*    :I - INNER JOIN - 3 params - For each row R1 of T1, the joined table has a row for each row in T2 that satistifies the 
 *                                join condition with R1.
 *    :LO - LEFT OUTER JOIN - 3 params - INNER JOIN, then for each row in T1 that has no matches, add it with NULLs for the 
 *                                      fields in T2.
 *    :RO - RIGHT OUTER JOIN - 3 params - INNER JOIN, then for each row in T2 that has no matches, add it with NULLs for the 
 *                                       fields in T1.
 *    :FO - FULL OUTER JOIN - 3 params - INNER JOIN, combined with LEFT OUTER and RIGHT OUTER.
 *    :C - CROSS JOIN - 2 params - For each combination of R1 and R2, return a row (thus returning R1*R2 rows).  This can be 
 *                                huge - use with caution.
 *    Examples:
 *    array(':I','table1','table2','=','table1.foo','table2.bla') = "table1" INNER JOIN "table2" ON "table1"."foo" = "table2"."bla"
 *    array(':C',':I','table1','table2','=','table1.foo','table2.bla','table3') =
 *      ("table1" INNER JOIN "table2" ON "table1"."foo" = "table2"."bla") CROSS JOIN "table3"
 */

define('DB_ERR_INTERNAL',1);
define('DB_ERR_NO_HOST',2);
define('DB_ERR_INVALID_AUTH',3);
define('DB_ERR_NO_RECORD',4);
define('DB_ERR_MULTIPLE_RECORDS',5);
define('DB_ERR_INVALID_WHERE',6);
define('DB_ERR_INVALID_ORDERBY',7);
define('DB_ERR_INVALID_JOIN',8);
define('DB_ERR_INVALID_DATA',9);
define('DB_ERR_NOT_UNIQUE',10);
define('DB_ERR_FOREIGN_KEY',11);
define('DB_ERR_UNKNOWN_COLUMN_TYPE',12);
define('DB_ERR_COLUMN_DOES_NOT_EXIST',13);
define('DB_ERR_COLUMN_ALREADY_EXISTS',14);
define('DB_ERR_COLUMN_NOT_SERIAL',15);
define('DB_ERR_NAME_ALREADY_USED',16);
define('DB_ERR_OBJECT_LOCKED',17);
define('DB_ERR_INVALID_NAME',18);
define('DB_ERR_INVALID_NAME_LENGTH',19);
define('DB_ERR_TABLE_DOES_NOT_EXIST',20);
define('DB_ERR_GENERIC',21);

interface dbInterface extends caliaModuleInterface
{
  /**
   * Start up database interface.  This function should do everything needed to handle queries, updates, inserts, etc. 
   */
  //public function __construct($params);

  /**
   * The database implementations must support serialization that fully restore the connections.
   */
  public function __sleep();
  public function __wakeup();

  /**
   * Returns information on the database we're connected to.
   *
   * @return array                      Array of elements, containing at least:
   *                                    name - A *simple* name of the database software (i.e. 'MySQL', 'PostgreSQL', 'Oracle')
   *                                    version - The version number of the server, or NULL if not available.
   */
  public function ServerInformation();

  /**
   * Table management functions
   **/

  /**
   * Adds a table to the database.
   *
   * @param string  $table              Table name to create.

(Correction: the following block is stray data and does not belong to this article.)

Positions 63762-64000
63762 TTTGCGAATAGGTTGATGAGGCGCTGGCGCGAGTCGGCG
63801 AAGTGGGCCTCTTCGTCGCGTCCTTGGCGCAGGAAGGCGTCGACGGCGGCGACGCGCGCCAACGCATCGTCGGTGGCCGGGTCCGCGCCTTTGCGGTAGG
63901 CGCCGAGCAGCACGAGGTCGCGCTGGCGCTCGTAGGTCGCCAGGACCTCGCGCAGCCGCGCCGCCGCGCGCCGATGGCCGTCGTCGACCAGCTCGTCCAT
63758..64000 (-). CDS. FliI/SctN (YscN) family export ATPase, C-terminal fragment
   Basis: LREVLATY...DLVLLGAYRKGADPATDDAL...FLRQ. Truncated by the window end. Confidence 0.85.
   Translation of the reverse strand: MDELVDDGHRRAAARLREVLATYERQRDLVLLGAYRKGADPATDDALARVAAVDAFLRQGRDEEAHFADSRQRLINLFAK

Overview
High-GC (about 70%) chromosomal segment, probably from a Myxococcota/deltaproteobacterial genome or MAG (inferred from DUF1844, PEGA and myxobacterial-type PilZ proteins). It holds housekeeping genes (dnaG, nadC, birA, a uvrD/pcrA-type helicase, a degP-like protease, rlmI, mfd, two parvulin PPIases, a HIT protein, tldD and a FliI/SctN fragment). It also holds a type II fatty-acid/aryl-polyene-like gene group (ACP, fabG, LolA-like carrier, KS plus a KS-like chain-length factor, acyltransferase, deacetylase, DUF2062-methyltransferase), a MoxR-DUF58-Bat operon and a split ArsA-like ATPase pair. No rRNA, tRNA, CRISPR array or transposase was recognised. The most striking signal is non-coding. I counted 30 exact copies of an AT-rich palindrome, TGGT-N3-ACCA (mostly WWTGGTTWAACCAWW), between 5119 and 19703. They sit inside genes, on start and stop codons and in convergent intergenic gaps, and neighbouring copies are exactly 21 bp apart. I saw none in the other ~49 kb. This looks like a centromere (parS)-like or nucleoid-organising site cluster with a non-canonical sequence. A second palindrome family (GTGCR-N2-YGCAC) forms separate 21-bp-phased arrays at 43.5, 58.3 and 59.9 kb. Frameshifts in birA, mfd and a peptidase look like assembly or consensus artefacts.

* @param array   $columnSpecs        Columns of the new table.
   * @param string  $comment            Optional comment for the created table.
   *
   * @return void
   */
  public function TableAdd($table, $columnSpecs, $comment = NULL);

  /**
   * Removes a table from the database.  Note this does not error if the table is already removed.
   *
   * @param string  $table              Table name to remove.
   *
   * @return void
   */
  public function TableRemove($table);

  /**
   * Does a simple test to see if the table name exists or not.
   *
   * @param string  $table              The table name to look for.
   *
   * @return boolean
   */
  public function TableExists($table);

  /**
   * Gets the current table definition from the database.
   *
   * @param string  $table              Table name to get information on.
   *
   * @return array  Column specifications.
   */
  public function TableQuery($table);

  /**
   * Adds a column to an existing table.
   *
   * @param string  $table              Table name to modify.
   * @param string  $columnName         Column name to add.
   * @param array   $columnSpec         Column specification.
   *
   * @return void
   */
  public function TableColumnAdd($table, $columnName, $columnSpec);
 
  /**
   * Removes a column from the table. Note this does not error if the column is already removed.
   *
   * @param string  $table              Table name to modify.
   * @param string  $columnName         Column name to remove.
   *
   * @return void
   */
  public function TableColumnRemove($table, $columnName);

  /**
   * Attempts to alter a column on a table.  This can fail in a lot of different ways.
   *
   * @param string  $table              Table name to modify.
   * @param string  $columnName         Column name to modify.
   * @param array   $columnSpec         New column specification.
   *
   * @return void
   */
  public function TableColumnAlter($table, $columnName, $columnSpec);

  /**
   * Creates an index on a table.
   *   
   * @param string  $table              Table name to modify.
   * @param string  $columnName         Column to index on.  Can be an array of column names for multi-column indexes.